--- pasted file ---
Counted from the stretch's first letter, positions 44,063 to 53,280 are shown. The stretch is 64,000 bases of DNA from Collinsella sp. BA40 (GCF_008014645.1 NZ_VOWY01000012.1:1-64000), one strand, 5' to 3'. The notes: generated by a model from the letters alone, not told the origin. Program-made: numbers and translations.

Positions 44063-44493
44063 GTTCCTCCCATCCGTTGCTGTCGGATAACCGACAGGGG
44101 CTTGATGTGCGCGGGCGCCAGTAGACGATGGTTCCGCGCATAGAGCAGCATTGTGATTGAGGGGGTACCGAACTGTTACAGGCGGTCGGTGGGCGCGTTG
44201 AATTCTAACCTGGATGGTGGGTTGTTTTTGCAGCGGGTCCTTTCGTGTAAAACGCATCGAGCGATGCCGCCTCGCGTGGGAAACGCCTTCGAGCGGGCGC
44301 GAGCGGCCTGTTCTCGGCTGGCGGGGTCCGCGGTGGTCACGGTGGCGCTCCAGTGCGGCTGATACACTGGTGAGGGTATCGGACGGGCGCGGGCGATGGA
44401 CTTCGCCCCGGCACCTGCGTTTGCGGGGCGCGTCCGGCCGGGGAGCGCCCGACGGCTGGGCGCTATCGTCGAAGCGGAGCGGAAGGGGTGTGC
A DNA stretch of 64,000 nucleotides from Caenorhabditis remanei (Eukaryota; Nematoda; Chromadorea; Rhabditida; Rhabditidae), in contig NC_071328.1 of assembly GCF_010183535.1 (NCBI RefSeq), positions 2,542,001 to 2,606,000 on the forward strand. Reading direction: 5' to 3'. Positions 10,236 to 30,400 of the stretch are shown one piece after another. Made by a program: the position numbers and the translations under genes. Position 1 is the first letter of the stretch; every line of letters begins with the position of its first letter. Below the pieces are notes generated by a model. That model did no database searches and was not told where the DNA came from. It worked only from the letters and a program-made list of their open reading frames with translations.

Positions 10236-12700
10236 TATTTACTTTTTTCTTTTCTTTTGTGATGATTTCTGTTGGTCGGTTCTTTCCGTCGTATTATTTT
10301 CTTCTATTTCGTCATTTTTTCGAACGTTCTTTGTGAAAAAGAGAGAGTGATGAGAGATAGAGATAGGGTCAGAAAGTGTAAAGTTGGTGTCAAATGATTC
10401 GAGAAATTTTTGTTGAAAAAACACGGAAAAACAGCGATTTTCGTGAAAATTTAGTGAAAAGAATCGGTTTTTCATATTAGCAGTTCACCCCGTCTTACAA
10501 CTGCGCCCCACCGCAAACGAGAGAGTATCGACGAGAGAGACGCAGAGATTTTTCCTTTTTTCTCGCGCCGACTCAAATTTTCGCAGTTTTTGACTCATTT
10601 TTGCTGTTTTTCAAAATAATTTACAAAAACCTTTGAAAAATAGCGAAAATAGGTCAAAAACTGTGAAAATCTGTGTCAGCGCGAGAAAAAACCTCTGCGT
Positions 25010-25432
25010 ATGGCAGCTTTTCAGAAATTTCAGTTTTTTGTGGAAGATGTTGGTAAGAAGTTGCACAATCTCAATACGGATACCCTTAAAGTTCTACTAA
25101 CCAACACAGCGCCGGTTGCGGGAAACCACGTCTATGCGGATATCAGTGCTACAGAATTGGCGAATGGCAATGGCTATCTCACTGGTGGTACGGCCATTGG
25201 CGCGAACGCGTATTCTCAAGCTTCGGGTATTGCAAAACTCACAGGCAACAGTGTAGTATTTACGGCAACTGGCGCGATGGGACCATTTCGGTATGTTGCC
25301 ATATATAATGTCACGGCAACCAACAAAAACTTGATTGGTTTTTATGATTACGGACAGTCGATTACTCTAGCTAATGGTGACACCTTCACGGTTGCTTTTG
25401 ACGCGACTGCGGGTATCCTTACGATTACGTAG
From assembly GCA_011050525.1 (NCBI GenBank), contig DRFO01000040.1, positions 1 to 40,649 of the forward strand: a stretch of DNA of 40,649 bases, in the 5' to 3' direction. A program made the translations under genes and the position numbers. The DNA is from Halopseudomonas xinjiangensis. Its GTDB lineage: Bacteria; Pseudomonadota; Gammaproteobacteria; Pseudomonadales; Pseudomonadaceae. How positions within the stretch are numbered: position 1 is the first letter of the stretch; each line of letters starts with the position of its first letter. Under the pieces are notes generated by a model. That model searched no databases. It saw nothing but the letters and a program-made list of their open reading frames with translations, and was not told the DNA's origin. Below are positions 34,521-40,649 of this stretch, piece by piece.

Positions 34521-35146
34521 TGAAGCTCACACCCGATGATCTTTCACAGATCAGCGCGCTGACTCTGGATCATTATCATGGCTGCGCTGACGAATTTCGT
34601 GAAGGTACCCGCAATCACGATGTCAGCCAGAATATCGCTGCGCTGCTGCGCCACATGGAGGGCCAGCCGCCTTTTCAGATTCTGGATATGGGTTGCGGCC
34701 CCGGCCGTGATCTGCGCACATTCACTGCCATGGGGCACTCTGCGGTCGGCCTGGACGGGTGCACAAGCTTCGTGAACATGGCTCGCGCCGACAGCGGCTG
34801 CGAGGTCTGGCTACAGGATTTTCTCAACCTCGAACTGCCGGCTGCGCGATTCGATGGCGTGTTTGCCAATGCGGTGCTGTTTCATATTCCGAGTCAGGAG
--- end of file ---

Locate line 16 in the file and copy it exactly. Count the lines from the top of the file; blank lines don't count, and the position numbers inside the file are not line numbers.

25010 ATGGCAGCTTTTCAGAAATTTCAGTTTTTTGTGGAAGATGTTGGTAAGAAGTTGCACAATCTCAATACGGATACCCTTAAAGTTCTACTAA